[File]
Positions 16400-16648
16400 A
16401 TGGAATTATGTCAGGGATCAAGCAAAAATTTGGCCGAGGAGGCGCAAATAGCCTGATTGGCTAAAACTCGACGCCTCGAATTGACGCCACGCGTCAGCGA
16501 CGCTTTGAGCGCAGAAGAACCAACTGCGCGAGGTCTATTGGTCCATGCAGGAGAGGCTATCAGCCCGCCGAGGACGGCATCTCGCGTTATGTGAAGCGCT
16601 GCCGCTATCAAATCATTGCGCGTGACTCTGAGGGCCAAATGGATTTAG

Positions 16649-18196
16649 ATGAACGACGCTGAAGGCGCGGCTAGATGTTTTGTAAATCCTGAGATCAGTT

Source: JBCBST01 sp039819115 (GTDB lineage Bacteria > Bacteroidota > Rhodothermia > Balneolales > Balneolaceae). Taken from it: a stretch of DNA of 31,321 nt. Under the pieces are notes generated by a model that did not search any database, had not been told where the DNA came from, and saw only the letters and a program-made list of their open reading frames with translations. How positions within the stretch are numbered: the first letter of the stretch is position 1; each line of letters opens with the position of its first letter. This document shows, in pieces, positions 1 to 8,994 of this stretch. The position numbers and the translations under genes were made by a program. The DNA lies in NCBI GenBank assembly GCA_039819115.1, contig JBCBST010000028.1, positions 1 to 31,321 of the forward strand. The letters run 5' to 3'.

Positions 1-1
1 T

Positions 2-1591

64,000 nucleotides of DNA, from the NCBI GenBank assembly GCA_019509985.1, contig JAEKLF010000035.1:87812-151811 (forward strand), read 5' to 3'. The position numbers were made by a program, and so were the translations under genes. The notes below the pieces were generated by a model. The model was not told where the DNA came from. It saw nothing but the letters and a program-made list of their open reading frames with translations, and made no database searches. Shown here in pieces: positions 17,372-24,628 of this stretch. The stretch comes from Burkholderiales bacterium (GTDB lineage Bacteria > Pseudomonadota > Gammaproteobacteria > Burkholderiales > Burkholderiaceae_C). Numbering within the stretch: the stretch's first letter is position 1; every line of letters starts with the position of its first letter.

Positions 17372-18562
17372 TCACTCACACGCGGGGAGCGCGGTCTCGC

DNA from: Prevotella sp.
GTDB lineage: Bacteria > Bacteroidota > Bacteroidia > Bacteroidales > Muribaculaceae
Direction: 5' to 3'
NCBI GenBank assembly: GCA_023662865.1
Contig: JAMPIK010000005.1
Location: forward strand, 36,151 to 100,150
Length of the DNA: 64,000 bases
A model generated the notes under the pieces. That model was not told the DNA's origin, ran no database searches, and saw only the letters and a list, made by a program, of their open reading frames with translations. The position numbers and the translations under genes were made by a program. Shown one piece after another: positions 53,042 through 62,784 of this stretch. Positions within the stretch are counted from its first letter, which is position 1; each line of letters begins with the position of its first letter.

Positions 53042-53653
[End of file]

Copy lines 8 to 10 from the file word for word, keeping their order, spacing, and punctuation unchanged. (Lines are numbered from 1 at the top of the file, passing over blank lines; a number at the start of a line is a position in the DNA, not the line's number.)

Source: JBCBST01 sp039819115 (GTDB lineage Bacteria > Bacteroidota > Rhodothermia > Balneolales > Balneolaceae). Taken from it: a stretch of DNA of 31,321 nt. Under the pieces are notes generated by a model that did not search any database, had not been told where the DNA came from, and saw only the letters and a program-made list of their open reading frames with translations. How positions within the stretch are numbered: the first letter of the stretch is position 1; each line of letters opens with the position of its first letter. This document shows, in pieces, positions 1 to 8,994 of this stretch. The position numbers and the translations under genes were made by a program. The DNA lies in NCBI GenBank assembly GCA_039819115.1, contig JBCBST010000028.1, positions 1 to 31,321 of the forward strand. The letters run 5' to 3'.

Positions 1-1
1 T